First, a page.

I want to compliment the Daily Press for its reporting on the recent school board hearing regarding Sup-erintendent Lisa Presley’s recommendation that Justin Frazier be dismissed as a teacher from Tahlequah Public Schools. Along with my daughter, who is a band student, I attended the entirety of this hearing, and the Press account is accurate and objective.
Although I disagree with the school board’s decision to dismiss Mr. Frazier, I understand the reasoning behind the decision to support the recommendation. Seen from their perspective, it’s clearly in the best interests of the TPS system. It resolves a whole host of issues for TPS. Such a decision, however, is not in the interest of truth or justice. It is also not in the interest of creating the sort of understanding, humane society I feel a strong majority of our citizens would like to create.
Like others whose children have had the good fortune of having Mr. Frazier as a music teacher, I was shocked to see the headline story Feb. 3 that he had been arrested for possession of a controlled substance and the superintendent was recommending he be dismissed. Mr. Frazier is not just a teacher who has always been highly regarded by the administration that has now decided to dismiss him; he is a beloved teacher with a gift for relating to children and young adults. He knows how to inspire kids and make learning meaningful. Like Mr. Allen, the other director, he works 70-80 hours a week, giving his heart and soul to building a program and inspiring students.
Because of the article about his arrest, I went to the hearing expecting to hear about a drug problem and how Mr. Frazier was not fit to be a teacher. I was prepared to see him dismissed and to be supportive, sadly, of that decision. But the extensive hearing was primarily about phone calls he made, about how he always wanted to get into the band room, about how he might have taken money. The prosecution tried to make all his actions seem devious and unusual. None of these phone calls and attempts to get in the band room seemed unusual to me. People may not understand, but some band directors practically live out of the band room; they devote countless hours to their job and do a huge chunk of their work in the band room. One time, as was brought up at the hearing, Mr. Frazier even called a janitor to let him into the band room, and the janitor was brought in to testify. That in of itself is not strange behavior at all. I, myself, have been let into the band room on at least two occasions by a janitor to pick up my daughter’s instrument.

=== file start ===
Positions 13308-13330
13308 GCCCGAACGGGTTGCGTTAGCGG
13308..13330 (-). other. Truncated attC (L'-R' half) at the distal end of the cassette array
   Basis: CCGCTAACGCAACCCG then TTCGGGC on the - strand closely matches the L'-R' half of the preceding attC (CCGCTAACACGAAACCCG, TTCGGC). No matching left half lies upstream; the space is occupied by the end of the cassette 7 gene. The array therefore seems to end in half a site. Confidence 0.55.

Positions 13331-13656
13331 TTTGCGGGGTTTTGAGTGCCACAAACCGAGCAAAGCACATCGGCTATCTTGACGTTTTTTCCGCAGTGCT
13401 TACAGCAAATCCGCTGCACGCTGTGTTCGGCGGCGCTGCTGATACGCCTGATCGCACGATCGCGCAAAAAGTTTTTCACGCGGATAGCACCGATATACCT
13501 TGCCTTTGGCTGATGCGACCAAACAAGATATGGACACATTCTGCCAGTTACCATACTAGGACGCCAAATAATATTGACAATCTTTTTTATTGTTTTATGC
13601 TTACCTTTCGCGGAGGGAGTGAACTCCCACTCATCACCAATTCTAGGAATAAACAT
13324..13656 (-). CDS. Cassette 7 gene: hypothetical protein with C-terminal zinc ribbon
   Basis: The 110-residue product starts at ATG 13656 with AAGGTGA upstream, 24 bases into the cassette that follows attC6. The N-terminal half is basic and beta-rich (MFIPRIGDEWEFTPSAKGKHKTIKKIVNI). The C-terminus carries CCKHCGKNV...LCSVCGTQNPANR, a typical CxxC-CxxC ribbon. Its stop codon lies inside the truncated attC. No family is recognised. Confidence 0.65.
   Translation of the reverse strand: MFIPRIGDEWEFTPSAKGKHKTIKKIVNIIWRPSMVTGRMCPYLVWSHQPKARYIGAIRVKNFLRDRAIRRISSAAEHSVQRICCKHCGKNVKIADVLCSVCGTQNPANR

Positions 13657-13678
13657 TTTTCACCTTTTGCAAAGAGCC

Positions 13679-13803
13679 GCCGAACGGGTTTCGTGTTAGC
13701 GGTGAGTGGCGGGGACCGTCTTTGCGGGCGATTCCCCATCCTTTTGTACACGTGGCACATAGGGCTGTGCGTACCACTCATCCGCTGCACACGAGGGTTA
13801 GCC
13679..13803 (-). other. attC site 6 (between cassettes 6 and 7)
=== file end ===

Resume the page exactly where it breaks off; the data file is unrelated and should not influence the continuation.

I was surprised that during more than six hours of testimony, there was almost no discussion of the arrest that became a headline story and embarrassed the school and Mr. Frazier. I learned the reason at the hearing: Mr. Frazier had done nothing wrong. He had prescription drugs with him (the controlled substance), but did not have the prescription from the doctor in the car. Once he furnished that, the story was over; no charges were made. I guess that was the reason for focusing on so many other things related to his possibly taking money. Yet, there was no evidence he ever took any money, just a lot of smoke and mirrors. In the end, the accusations had nothing to do with taking the money, since that could not be proved, and they had nothing to do with the arrest, since he was not guilty of anything. The charges were things like “moral turpitude” or neglect of teaching duties. I cannot remember the exact language, but I remember the charge of “moral turpitude,” defined as “conduct that is contrary to community standards of justice, honesty and good morals.” Instead of relying on concrete evidence that Mr. Frazier had committed wrongdoing, the hearing circled around speculation.